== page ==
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Wounds Of Kavanaugh Fight Will Linger


Brett Kavanaugh is now an associate justice of the Supreme Court. The Kavanaugh confirmation fight is now over. But as NPR's Scott Detrow reports from Capitol Hill, it will likely linger over Congress and American politics for a very long time.

SCOTT DETROW, BYLINE: As senators stood at their desks and formally voted on Kavanaugh, and Vice President Mike Pence presided, protester after protester stood up and yelled raw and visceral messages.




UNIDENTIFIED PROTESTER: Shame, shame, shame. (Unintelligible).

MIKE PENCE: Clerk will suspend.

DETROW: The scene summed up the Kavanaugh confirmation - a Senate taking on one of its most important and historic responsibilities running smack into hyperpartisanship, as well as a cultural reckoning with sexual assault. Before the vote, Majority Leader Mitch McConnell and Minority Leader Chuck Schumer sounded like they were in agreement.


CHUCK SCHUMER: The road that led us here has been bitter, angry and partisan.

MITCH MCCONNELL: A vote to confirm Judge Kavanaugh today is a vote to end this brief, dark chapter in the Senate's history.

DETROW: Both parties leave the confirmation fight outraged and aggrieved but for very different reasons. Republicans saw character assassination - old, unproven allegations designed to destroy Kavanaugh's reputation. Lindsey Graham's diatribe during the hearing on Christine Blasey Ford's allegations summed this up best.


LINDSEY GRAHAM: I would never do to them what you've done to this guy. This is the most unethical sham since I've been in politics.

DETROW: Democrats, like New York's Kirsten Gillibrand, saw Ford's claim Kavanaugh sexually assaulted her in high school as the culmination of the year-old #MeToo movement - a referendum on whether women are believed when they report harassment or assault.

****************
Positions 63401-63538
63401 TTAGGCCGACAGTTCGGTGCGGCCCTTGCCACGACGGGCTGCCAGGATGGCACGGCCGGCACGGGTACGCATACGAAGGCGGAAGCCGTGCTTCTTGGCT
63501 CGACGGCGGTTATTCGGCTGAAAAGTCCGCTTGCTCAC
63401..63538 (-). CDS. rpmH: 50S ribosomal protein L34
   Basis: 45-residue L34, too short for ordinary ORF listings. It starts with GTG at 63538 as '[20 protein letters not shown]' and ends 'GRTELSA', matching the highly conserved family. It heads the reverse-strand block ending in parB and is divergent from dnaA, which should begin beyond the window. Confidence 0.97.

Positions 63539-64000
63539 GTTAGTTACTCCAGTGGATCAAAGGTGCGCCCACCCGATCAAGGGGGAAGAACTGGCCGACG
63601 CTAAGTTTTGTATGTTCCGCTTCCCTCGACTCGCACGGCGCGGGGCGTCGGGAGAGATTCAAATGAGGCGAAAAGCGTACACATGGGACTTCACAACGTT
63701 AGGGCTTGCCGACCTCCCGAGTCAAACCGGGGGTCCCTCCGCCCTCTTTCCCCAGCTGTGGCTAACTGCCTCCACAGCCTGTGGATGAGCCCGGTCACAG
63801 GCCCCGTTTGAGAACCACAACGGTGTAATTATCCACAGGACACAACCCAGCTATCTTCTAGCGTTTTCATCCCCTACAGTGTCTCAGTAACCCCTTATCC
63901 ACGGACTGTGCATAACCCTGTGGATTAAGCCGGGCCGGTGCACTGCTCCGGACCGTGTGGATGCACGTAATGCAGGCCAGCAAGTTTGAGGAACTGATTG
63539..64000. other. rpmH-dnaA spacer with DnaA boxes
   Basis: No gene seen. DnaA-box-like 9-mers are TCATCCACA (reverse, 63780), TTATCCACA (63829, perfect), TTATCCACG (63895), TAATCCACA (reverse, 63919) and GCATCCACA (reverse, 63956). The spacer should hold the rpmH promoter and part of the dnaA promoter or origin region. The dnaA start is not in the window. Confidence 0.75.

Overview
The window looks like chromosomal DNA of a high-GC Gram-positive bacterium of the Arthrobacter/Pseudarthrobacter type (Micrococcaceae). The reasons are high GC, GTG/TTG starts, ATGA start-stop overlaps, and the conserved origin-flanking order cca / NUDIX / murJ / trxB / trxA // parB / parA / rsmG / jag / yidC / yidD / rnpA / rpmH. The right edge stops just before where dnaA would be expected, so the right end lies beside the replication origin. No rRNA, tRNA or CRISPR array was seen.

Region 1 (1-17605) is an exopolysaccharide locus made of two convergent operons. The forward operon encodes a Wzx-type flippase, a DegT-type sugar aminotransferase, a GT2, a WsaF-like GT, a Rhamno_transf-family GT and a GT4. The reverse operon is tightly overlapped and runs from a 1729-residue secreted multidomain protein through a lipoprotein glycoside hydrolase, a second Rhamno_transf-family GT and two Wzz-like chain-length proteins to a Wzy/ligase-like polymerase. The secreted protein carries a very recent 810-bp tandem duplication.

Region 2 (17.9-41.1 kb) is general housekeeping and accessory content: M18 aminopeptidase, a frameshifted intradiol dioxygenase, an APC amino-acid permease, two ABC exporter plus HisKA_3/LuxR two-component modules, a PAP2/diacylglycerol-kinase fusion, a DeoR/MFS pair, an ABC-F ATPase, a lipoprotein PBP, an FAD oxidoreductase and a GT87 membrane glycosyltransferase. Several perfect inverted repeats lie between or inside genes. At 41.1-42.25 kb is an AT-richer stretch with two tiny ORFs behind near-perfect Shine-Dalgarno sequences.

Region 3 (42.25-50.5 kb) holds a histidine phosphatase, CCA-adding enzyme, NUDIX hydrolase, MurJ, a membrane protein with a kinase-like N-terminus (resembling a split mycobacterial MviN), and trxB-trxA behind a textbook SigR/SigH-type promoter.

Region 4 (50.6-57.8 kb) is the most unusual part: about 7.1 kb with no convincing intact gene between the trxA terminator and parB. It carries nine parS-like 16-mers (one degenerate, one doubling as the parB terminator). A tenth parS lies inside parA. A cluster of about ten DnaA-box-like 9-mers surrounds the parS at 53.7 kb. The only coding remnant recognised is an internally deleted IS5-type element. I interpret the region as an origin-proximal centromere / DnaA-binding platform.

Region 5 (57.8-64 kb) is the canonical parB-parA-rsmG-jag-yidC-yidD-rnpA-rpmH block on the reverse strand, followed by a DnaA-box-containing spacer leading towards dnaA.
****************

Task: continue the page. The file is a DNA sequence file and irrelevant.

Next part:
KIRSTEN GILLIBRAND: If we allow women's experiences of sexual trauma to be second to a man's promotion, it will not only diminish this watershed moment of societal change we are in. It will bring shame on this body and on the court.

DETROW: But in the end, Republican after Republican concluded what Nebraska's Deb Fischer did.


DEB FISCHER: I appreciate Professor Ford's sincere testimony. I believe she has experienced a traumatic event that no woman should have to endure. There is no evidence, though, that Judge Kavanaugh was the perpetrator.

DETROW: The Senate checked off a lot of other legislative business as the confirmation fight played out and even passed some sweeping bipartisan governing bills. But while they differ on the root cause of what became a toxic confirmation fight, lawmakers from both parties are worried about its lasting damage. Republican Lisa Murkowski spoke to that as she explained why she was the lone Republican opposing Kavanaugh.


LISA MURKOWSKI: As a legislative branch, we have an obligation - a moral obligation - to do better than this.

DETROW: Right now both parties are seething with anger. Just before the Senate confirmed Kavanaugh, Schumer urged Democrats to channel that outrage into next month's election.


SCHUMER: Vote. If you believe Dr. Ford and other brave women who came forward and you want to vindicate their sacrifice, vote.

DETROW: Republicans are seeing a boost, too. McConnell told The Washington Post the whole thing was a great political gift, thanking what he called the mob going after Kavanaugh for energizing Republicans for the first time this cycle. There's about a month left to Election Day. The big question now is which party's voters will still be angry about the confirmation when they're casting ballots. Scott Detrow, NPR News, the Capitol. Transcript provided by NPR, Copyright NPR.

Scott Detrow is a White House correspondent for NPR and co-hosts the NPR Politics Podcast.
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